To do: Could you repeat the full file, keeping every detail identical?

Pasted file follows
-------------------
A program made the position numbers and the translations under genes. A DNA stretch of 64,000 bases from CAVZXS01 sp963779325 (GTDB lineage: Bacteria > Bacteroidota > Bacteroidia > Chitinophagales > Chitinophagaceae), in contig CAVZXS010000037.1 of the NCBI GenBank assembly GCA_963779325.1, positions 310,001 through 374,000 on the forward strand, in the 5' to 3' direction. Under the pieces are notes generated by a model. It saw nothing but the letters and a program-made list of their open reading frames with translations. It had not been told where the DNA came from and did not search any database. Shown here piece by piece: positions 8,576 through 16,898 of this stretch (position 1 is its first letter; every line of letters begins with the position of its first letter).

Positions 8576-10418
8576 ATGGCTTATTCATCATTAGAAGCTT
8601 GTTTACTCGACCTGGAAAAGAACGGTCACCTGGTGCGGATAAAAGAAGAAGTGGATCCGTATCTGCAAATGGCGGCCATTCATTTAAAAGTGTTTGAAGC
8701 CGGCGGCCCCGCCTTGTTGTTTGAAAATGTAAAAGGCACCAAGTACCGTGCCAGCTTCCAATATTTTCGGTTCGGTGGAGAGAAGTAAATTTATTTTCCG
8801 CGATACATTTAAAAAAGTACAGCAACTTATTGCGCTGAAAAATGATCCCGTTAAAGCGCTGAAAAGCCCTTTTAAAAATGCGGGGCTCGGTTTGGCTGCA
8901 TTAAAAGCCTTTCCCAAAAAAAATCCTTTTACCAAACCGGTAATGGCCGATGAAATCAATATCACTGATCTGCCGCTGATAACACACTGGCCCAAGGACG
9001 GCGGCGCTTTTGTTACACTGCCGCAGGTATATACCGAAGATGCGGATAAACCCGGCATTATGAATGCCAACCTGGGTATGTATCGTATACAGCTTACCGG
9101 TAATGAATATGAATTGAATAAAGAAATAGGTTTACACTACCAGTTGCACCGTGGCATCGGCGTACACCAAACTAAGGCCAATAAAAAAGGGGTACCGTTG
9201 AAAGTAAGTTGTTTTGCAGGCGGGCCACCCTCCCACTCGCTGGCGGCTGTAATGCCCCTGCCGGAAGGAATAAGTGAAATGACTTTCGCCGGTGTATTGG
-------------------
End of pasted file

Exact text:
A program made the position numbers and the translations under genes. A DNA stretch of 64,000 bases from CAVZXS01 sp963779325 (GTDB lineage: Bacteria > Bacteroidota > Bacteroidia > Chitinophagales > Chitinophagaceae), in contig CAVZXS010000037.1 of the NCBI GenBank assembly GCA_963779325.1, positions 310,001 through 374,000 on the forward strand, in the 5' to 3' direction. Under the pieces are notes generated by a model. It saw nothing but the letters and a program-made list of their open reading frames with translations. It had not been told where the DNA came from and did not search any database. Shown here piece by piece: positions 8,576 through 16,898 of this stretch (position 1 is its first letter; every line of letters begins with the position of its first letter).

Positions 8576-10418
8576 ATGGCTTATTCATCATTAGAAGCTT
8601 GTTTACTCGACCTGGAAAAGAACGGTCACCTGGTGCGGATAAAAGAAGAAGTGGATCCGTATCTGCAAATGGCGGCCATTCATTTAAAAGTGTTTGAAGC
8701 CGGCGGCCCCGCCTTGTTGTTTGAAAATGTAAAAGGCACCAAGTACCGTGCCAGCTTCCAATATTTTCGGTTCGGTGGAGAGAAGTAAATTTATTTTCCG
8801 CGATACATTTAAAAAAGTACAGCAACTTATTGCGCTGAAAAATGATCCCGTTAAAGCGCTGAAAAGCCCTTTTAAAAATGCGGGGCTCGGTTTGGCTGCA
8901 TTAAAAGCCTTTCCCAAAAAAAATCCTTTTACCAAACCGGTAATGGCCGATGAAATCAATATCACTGATCTGCCGCTGATAACACACTGGCCCAAGGACG
9001 GCGGCGCTTTTGTTACACTGCCGCAGGTATATACCGAAGATGCGGATAAACCCGGCATTATGAATGCCAACCTGGGTATGTATCGTATACAGCTTACCGG
9101 TAATGAATATGAATTGAATAAAGAAATAGGTTTACACTACCAGTTGCACCGTGGCATCGGCGTACACCAAACTAAGGCCAATAAAAAAGGGGTACCGTTG
9201 AAAGTAAGTTGTTTTGCAGGCGGGCCACCCTCCCACTCGCTGGCGGCTGTAATGCCCCTGCCGGAAGGAATAAGTGAAATGACTTTCGCCGGTGTATTGG